As the height of the Protestant marching season approaches, nationalists are facing a weekend of sectarian intimidation, paramilitary displays, provocative marches and drunken, uncontrolled violence at ‘Eleventh Night’ bonfires.
A petrol bomb has been thrown at a pub in County Antrim in the early hours of this morning. Eight windows were shattered during the attack on ‘Shea Og’s Bar’ at Main Street in Rasharkin. There were no injuries in an attack intended to increase fear and tension ahead of the weekend.
The 90% nationalist village is to be subjected to an Orange Order parade on Saturday.
Sinn Féin’s Daithi McKay said: “A lot of work is happening to try and prevent any trouble at Saturday’s parade. “Historically, there would also have been a protest but this year it was not taking place; this attack could have far reaching implications for Saturday.”
Meanwhile, Catholics in the village of Stoneyford, already under siege, will tonight be forced to watch their tormentors parade through their community in a night of terror.
A convicted loyalist rioter is to hold a march around Stoneyford village on the eve of ‘the Twelfth’, the annual celebration of a 17th century Protestant battle victory.
Mark Harbinson wants to lead 45 loyalists in a late-night march around the village of Stoneyford this [Friday] night, just hours before bonfires are lit across the North.
Last summer Harbinson and his ‘kicn-the-Pope’ flute band staged an illegal march around Stoneyford.
The route taken went past Catholic homes in Stonebridge Meadows, which have been repeatedly targeted in sectarian attacks.
Since then a further two Catholic families have fled the County Antrim village. The proposed loyalist parade tonight will pass close to their former homes.
One Catholic family -- who were intimidated from their Stoneyford home -- are still facing threats after a chilling message, believed to be from loyalists, was read out unwittingly on a local radio station.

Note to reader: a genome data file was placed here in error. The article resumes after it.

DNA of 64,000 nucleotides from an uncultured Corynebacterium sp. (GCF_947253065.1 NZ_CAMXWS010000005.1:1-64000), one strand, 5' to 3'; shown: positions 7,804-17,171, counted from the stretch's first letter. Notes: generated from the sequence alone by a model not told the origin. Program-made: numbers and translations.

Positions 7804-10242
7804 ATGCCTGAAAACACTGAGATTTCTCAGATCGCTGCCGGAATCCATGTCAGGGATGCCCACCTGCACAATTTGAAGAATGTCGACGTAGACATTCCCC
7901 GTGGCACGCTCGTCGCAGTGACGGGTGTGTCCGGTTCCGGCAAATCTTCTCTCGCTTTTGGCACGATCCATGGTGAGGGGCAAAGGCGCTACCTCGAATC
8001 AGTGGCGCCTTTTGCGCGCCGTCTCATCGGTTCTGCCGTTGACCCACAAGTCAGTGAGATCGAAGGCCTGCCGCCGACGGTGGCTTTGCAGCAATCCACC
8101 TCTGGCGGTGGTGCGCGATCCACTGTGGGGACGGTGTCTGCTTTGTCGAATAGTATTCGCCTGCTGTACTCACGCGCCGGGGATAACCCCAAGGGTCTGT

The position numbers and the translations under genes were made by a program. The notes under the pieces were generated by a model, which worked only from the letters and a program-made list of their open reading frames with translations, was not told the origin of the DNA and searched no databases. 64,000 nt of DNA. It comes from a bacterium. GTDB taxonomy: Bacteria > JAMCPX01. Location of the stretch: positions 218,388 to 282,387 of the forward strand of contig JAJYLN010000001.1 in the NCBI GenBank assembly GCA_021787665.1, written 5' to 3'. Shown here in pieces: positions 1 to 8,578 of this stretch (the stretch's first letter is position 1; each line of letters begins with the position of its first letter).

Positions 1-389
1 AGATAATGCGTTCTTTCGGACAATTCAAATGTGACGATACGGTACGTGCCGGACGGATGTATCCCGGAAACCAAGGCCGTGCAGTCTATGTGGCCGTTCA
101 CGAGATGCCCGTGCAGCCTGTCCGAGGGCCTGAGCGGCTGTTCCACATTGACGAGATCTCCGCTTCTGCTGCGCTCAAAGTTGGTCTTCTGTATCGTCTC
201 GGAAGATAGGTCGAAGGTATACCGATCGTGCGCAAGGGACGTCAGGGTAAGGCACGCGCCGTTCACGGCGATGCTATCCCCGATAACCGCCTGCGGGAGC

On the popular Gerry Anderson show last week, the following message was read out: ‘Can you please shout out a big bye bye to the Braniff family from all the boys in Stoneyford?’
The young family fled the village in March while other family members left the village last week after being subjected to anti-Catholic threats.
Sinn Féin Assembly member Paul Butler has called on the BBC to apologise to members of the Braniff family.
* A turf war between rival unionist death squads has led to an upsurge in paramilitary flags in parts of the North in the lead up to ‘the Twelfth’. Flags of the UDA and UVF murder gangs are flying on lamp-posts and buildings across the North, including council buildings in Ballymena.
* The ‘Union Jack Souvenir Shop’ on the Newtownards Road in Belfast has received media attention for openly selling Irish national tricolours as ‘Fenian flags to burn’. The practice of burning the Irish tricolour on top of ‘Eleventh Night’ bonfires is considered a unionist tradition.
* A Catholic pensioner living in a largely Protestant housing estate in County Derry has been subjected to a typical sectarian attack in what is an annual confrontation since he moved in in 1981. Loyalists placed a huge ‘Northern Ireland’ flag on the television aerial on his home in Garvagh overnight on Thursday. When he objected, he was threatened and abused.
* The Orange Order in Larne have erected red, white and blue bunting in the town ahead of the Twelfth, despite opposition from the local council. On Monday, around 200 Orangemen staged a protest at Larne Borough Council’s offices, claiming its decision not to display official sectarian bunting was “anti-British”.
* The annual Orange Order parade at Drumcree in Portadown passed off relatively quietly on Sunday, with some 350 Orangemen and bandsmen marching in heavy rain and a small group of supporters following the march. There was no nationalist protest after the parade was again rerouted away from the nationalist Garvaghy Road.